Bridging Divides, Most Agree on Economic Outlook: It's Bl - Press "Enter" to skip to content

Bridging Divides, Most Agree on Economic Outlook: It’s Bleak

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The coronavirus pandemic has united Americans of different races and income levels in deep pessimism about the economy, in contrast to the widely divergent views that prevailed before the crisis.

Highly paid or less so, black or white, investors in the stock market or not, Americans largely expect a poor or mixed performance from the economy in the coming year and prolonged damage over the next five years, according to a poll for The New York Times by the online research firm SurveyMonkey.

Those groups also roundly support the stringent limits on economic activity that state and local officials have imposed to slow the spread of the virus and minimize its death toll.

Many who have lost low-income jobs doubt that they will regain employment any time soon. But those with high incomes also expect economic troubles to persist, even though they are far less likely to have lost jobs or hours, or to be worried about losing them.

One group remains a relative holdout in expressing faith that the economy will experience continuous good times over the next five years and that their own families will be better off a year from now: conservative Republicans. They are also far more likely to oppose the restrictions on activity that public officials have put in place, saying they have gone too far.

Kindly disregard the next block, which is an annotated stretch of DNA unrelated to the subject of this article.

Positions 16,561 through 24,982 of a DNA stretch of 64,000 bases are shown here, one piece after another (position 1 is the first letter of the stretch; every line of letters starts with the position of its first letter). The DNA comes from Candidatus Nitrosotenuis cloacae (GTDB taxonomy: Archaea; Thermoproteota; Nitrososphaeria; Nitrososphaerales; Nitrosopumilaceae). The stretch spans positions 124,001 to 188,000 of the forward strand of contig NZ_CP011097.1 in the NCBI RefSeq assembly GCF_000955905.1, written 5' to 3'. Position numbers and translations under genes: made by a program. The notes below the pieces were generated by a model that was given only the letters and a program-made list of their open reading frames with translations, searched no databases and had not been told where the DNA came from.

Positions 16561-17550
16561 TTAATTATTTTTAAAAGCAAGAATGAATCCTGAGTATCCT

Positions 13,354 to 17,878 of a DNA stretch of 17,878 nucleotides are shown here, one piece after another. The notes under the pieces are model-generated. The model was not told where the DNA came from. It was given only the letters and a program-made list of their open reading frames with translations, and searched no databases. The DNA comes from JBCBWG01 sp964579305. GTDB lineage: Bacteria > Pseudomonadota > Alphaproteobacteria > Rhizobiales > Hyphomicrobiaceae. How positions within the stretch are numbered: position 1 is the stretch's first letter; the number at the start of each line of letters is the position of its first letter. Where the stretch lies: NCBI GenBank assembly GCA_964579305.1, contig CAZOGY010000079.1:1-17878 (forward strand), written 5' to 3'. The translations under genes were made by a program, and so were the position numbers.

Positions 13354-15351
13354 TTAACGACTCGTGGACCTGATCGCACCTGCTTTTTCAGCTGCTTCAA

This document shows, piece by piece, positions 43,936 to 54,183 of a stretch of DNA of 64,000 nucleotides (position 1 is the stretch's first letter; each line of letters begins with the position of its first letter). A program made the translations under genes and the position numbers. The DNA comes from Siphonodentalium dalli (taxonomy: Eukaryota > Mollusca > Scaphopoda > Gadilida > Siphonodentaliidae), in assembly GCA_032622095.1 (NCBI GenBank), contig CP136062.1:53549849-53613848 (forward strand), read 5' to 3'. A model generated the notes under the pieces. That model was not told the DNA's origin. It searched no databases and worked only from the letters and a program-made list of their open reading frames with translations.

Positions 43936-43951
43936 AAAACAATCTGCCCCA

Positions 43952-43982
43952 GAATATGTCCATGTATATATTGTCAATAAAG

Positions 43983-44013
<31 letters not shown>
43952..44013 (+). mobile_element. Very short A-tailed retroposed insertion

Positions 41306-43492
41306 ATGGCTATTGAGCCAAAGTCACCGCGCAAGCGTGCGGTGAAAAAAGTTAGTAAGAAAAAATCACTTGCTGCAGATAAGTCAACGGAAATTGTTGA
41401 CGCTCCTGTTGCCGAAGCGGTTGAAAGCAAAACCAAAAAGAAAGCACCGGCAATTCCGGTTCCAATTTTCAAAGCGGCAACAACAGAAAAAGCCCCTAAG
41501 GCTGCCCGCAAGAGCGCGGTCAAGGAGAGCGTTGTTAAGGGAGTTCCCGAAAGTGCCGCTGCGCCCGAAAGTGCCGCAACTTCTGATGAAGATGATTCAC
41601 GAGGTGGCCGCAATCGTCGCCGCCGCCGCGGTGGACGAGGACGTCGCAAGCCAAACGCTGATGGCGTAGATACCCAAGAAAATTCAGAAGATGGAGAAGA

Those divides hint at what could be an important chasm as President Trump continues to pressure local officials to get back to business more quickly, with the presidential election approaching in the fall.

Nearly six in 10 Americans expect “widespread unemployment or depression” over the next five years, according to The Times survey, conducted April 6-12. That is up from four in 10 in February, and by far the largest share in the more than three years the survey has been conducted.

Overall consumer confidence plummeted this month to its lowest level on record, the survey found. Longer-running surveys from the University of Michigan and the Conference Board show similarly steep drops.

That mounting pessimism, even among people not directly affected by the virus, highlights the hurdles facing the economy once businesses begin to reopen. If people are worried about losing their jobs, or doubt their ability to find news ones, they will be reluctant to spend, prolonging the economic malaise even if the health threat has passed.

The Times survey makes clear the severity of the damage already done. Nearly 10 percent of respondents who are not retired said they had lost a job because of the pandemic, and more than 30 percent had seen their hours cut. Over all, 33 percent of Americans of all ages said they were worse off financially than they were a year ago, up from 20 percent a month earlier.

Among those who have lost jobs, only 35 percent think they are likely to find work in the next month. Among those who are still working, 42 percent are worried about losing their jobs soon.